Gosh I Hope I Never Get To Be Too Rich
Weeburn Country Club in Darien
Your Ticket to Gracious Living?
Wealthy people -- I mean really wealthy people -- often say that money isn't everything; that money, no matter how much you've got, can't buy happiness.
It's only fair to tell you from the start that I'm not wealthy, by any stretch of the imagination. In other words, I'm one of you (and if you're one of the exceptions, please accept my condolences.)
I only tell you this so you know I am speaking, not from personal knowledge, but rather from observation.
Pity the Rich
Strange as it may seem, I agree with those who say money isn't everything; in fact, I actually look upon most rich people with pity; I feel sorry for them!
Sure, you say: Look at all they have that we have to feel sorry for. Cash in the bank, the best house in the best suburban community, a nice boat, a Rolls Royce, their kids go to the best colleges; their wives work hard at the Ladies Sewing Club, play hard at the golf course and work their fingers to the bone volunteering at the annual clothes drive.
At first blush, being rich doesn't look so bad: But look again!
Those high paid businessmen (and women) you see boarding the early morning trains to The Big Apple often have very responsible and rewarding jobs. Many are leading figures in their industries and their accomplishments are often great.
The truth is it's all at great personal sacrifice.
No Life of Their Own
These magnates of industry truly do not have a life of their own. Once drawn in to the world of business -- and believe it or not it's a very small world -- their lives are not their own.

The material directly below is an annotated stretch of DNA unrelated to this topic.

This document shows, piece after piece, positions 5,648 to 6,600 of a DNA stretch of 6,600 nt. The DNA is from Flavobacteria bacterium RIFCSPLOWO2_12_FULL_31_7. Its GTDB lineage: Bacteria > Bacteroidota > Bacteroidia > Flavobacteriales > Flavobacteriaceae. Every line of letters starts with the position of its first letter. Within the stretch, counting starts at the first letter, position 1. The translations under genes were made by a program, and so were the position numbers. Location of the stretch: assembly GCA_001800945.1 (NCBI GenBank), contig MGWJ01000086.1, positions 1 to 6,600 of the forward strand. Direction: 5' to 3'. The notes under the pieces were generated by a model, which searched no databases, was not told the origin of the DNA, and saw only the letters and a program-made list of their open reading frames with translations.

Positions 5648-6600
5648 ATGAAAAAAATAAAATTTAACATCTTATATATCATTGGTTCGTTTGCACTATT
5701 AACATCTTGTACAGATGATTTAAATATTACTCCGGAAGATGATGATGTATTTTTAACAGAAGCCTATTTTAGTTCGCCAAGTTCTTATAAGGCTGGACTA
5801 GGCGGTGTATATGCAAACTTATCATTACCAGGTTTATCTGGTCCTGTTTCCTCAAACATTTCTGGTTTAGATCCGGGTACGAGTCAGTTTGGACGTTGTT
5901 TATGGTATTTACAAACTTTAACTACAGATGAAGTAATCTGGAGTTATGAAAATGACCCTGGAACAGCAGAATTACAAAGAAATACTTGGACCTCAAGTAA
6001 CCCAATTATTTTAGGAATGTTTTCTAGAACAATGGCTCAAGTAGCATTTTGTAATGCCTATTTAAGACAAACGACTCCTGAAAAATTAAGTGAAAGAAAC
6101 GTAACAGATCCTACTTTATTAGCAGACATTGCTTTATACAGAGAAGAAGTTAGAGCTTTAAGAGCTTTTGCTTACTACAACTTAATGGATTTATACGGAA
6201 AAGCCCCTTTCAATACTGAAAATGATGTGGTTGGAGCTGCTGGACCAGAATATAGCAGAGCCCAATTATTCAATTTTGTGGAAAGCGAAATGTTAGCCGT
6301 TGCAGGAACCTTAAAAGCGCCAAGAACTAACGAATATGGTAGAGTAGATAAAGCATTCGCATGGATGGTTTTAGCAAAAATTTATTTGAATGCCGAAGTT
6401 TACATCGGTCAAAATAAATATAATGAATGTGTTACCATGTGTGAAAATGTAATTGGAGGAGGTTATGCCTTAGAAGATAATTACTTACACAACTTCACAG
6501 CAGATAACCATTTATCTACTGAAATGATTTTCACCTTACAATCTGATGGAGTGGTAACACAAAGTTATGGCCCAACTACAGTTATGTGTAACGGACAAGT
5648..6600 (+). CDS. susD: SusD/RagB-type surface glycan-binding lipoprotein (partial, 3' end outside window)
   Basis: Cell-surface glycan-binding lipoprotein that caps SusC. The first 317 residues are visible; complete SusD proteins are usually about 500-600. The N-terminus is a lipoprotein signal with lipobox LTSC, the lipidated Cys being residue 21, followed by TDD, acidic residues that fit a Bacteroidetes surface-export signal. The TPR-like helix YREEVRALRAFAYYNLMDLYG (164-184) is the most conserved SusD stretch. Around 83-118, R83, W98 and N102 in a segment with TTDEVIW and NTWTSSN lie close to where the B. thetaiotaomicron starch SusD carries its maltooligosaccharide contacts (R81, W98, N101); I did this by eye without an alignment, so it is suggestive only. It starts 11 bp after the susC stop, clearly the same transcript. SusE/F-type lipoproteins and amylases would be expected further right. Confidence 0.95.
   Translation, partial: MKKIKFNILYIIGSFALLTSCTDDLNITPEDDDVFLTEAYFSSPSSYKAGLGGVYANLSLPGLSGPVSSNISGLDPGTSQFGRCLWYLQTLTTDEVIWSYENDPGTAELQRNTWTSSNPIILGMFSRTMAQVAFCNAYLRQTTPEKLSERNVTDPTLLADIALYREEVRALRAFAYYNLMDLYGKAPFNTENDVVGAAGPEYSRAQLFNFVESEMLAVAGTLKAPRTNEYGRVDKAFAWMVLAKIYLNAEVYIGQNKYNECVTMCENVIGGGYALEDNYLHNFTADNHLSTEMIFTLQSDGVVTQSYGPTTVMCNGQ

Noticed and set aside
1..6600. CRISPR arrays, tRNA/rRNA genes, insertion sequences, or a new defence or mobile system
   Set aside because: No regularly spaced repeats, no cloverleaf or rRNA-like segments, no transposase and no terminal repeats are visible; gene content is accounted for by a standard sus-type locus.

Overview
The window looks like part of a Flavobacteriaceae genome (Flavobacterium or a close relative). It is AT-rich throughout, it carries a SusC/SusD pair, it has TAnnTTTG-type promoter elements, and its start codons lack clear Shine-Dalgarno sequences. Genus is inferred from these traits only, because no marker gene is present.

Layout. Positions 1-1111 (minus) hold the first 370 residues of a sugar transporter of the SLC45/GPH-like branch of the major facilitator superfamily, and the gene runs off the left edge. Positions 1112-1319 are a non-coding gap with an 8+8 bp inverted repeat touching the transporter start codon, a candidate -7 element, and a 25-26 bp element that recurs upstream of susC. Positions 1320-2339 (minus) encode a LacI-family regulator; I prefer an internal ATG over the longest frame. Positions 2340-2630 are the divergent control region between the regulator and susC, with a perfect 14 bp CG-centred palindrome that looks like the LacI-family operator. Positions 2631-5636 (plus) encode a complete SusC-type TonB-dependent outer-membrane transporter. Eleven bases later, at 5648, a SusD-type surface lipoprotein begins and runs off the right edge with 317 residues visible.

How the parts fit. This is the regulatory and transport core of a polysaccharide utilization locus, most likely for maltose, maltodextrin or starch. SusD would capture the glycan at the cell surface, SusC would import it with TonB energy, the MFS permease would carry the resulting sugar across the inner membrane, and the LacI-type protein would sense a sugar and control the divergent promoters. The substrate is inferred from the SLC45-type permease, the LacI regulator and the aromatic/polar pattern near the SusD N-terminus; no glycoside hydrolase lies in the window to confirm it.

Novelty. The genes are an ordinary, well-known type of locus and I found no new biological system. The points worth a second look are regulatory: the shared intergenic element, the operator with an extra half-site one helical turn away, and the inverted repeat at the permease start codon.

In spite of their wealth and their power -- and probably their long-forgotten personal desires to spend time with their families -- they are driven to succeed.
Seldom can they tell their fellow businessmen that they must miss that (always) important convention or stockholders' meeting to take their young sons to a ballgame, take their wives to a movie, or take their daughters to ballet lessons.
They'd love to, but they just can't miss that West Coast meeting because without it they'd be totally lost when they try to negotiate with Japanese tycoons in Tokyo next month.
But, that's all right! While all this is going on those bank accounts are adding zeros -- lots of zeros.
What else can they do with all that money?
Stepping Up the Ladder
Of course, they buy a bigger home, a bigger vacation home, a bigger boat, a bigger car. They choose a more prestigious college for their youngsters.
And, because they have to, not because they want to, they hire tax consultants and investment counselors; they upgrade their insurance and get themselves a good attorney to make sure they keep what they have.
But, when you come down to it, what's it all worth?
A Place To Hang Your Hat
What is the value of a home that's little more than a place to hang your hat? A car you seldom use? A vacation you rarely get to take? Or a place full of children you hardly know?
It probably looks good to many -- from the outside looking in -- but, for me, if I had it, I'd trade it all for a close family and one or two friends.
This is a "My View" column I wrote for The Hour newspaper of Norwalk, Conn., on Feb. 26,1994.